So why not counter with the truth about Obama’s own religious convictions and associations, his repeatedly stated opposition to gay marriage, and his horrific defense of abortion-through-exposure?

    WhyTF can’t conservatives go on the offense against the most offensive president in the country’s history?

    Because the press won’t like it? Because the press won’t amplify it? Fuck the press. If we can’t get around them, we may as well clap the fucking irons on our own ankles and bow our heads like good little slaves.

  49. With Perry’s exit, I’m down to Santorum. Who is, let it be said, a god-botherer.

    Howsomever, Newt’s a verified loose cannon, and Romney’s a freakin’ Democrat.

    Sheesh.

  50. Not voting for a particular candidate is not a de facto vote for another candidate. It is the absence of a vote for a given candidate.

    So those who voted for Ross Perot instead of the GOP candidates did NOT put Bill Clinton into office?

  51. Catholics are 22% of the population, and were a significant source of Obama’s support.

  52. So those who voted for Ross Perot instead of the GOP candidates did NOT put Bill Clinton into office?

    Those who voted for Clinton put him in office. Because he got the most votes.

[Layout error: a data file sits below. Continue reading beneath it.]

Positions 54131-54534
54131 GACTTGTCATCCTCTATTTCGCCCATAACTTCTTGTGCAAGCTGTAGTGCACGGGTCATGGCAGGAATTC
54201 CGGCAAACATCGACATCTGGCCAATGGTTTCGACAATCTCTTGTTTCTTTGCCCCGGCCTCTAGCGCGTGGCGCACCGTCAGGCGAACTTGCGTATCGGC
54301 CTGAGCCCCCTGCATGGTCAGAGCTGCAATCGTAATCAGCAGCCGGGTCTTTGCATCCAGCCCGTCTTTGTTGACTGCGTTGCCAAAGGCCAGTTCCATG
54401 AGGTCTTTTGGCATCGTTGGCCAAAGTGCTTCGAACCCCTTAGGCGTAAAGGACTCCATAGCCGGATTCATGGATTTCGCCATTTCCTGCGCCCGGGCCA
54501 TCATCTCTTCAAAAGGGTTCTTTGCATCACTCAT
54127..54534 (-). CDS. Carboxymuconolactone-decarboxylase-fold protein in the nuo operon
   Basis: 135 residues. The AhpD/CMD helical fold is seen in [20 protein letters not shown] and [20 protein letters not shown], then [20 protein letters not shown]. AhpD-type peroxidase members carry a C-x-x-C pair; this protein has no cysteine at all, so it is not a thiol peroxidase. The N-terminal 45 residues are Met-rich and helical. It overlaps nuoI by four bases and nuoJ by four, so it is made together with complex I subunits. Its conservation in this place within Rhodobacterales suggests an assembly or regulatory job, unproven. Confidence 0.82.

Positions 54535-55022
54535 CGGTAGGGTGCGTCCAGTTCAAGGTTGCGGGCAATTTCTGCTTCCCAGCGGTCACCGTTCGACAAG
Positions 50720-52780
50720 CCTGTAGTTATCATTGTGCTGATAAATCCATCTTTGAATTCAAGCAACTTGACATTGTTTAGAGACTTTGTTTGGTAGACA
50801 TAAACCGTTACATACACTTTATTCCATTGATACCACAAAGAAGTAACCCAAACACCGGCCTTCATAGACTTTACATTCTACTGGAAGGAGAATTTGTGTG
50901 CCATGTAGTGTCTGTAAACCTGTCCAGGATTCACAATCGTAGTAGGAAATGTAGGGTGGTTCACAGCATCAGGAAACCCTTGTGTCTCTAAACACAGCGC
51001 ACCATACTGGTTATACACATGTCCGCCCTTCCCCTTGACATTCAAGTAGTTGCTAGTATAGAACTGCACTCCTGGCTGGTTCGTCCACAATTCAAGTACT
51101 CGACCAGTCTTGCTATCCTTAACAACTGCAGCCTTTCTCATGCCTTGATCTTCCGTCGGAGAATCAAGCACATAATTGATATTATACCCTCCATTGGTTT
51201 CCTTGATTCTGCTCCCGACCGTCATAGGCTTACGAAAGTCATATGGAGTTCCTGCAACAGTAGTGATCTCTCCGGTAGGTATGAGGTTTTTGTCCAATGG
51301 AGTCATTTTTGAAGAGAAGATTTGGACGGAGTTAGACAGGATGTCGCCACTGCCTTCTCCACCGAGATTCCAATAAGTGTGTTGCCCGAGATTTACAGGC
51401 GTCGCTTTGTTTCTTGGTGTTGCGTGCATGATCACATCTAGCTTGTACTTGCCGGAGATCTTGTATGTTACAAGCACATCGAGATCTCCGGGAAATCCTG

53. dicentra, Bush 1 put Clinton into office. Bush 1 going back on his “read my lips, no new taxes” pledge sunk him.

  54. Bush 1 put Clinton into office. Bush 1 going back on his “read my lips, no new taxes” pledge sunk him.

    I’m remembering that as the Press, not Bush. Just like this last running-against-Bush election.

  55. JHoward, can you believe that was 20 years ago? Where has time gone?

    Anyway, I recall President Bush having incredible popularity numbers after Gulf War I. However, a recession, going back on the “No new taxes pledge” coupled with an adversarial press all conspired to take President Bush down.**

    Remember James Carville and his famous “It’s the economy, stupid” statement?**

    H Ross Perot entered the race strictly as a spoiler. Perot’s only interest was making sure Bush was not reelected.*

    *Disclaimer: Only an opinion.
    **Going from an admittedly fallible memory.

  56. So those who voted for Ross Perot instead of the GOP candidates did NOT put Bill Clinton into office?

    It’s not Perot’s fault, nor is it the fault of those who voted for him, that the GOP contender was so uninspiring.

  57. Catholics are 22% of the population, and were a significant source of Obama’s support.

    BTW — Obama’s Army has moved against the Catholics:

    Demonstrators from the Occupy Wall Street movement threw condoms on Catholic schoolgirls, refused to allow a Catholic priest to give a closing prayer, and shouted down a pro-life speaker at a Rhode Island right to life rally on Thursday, according to its organizer. The event marked the third time protesters associated with the movement have disrupted a pro-life meeting in a week.

    [snip]

    The pro-life organization’s executive director, Barth E. Bracy, told LifeSiteNews.com that, near the end of the rally, the Occupiers “strategically fanned out with military precision.”

    That’s when they “started showering condoms down on some of the girls from a Catholic high school.”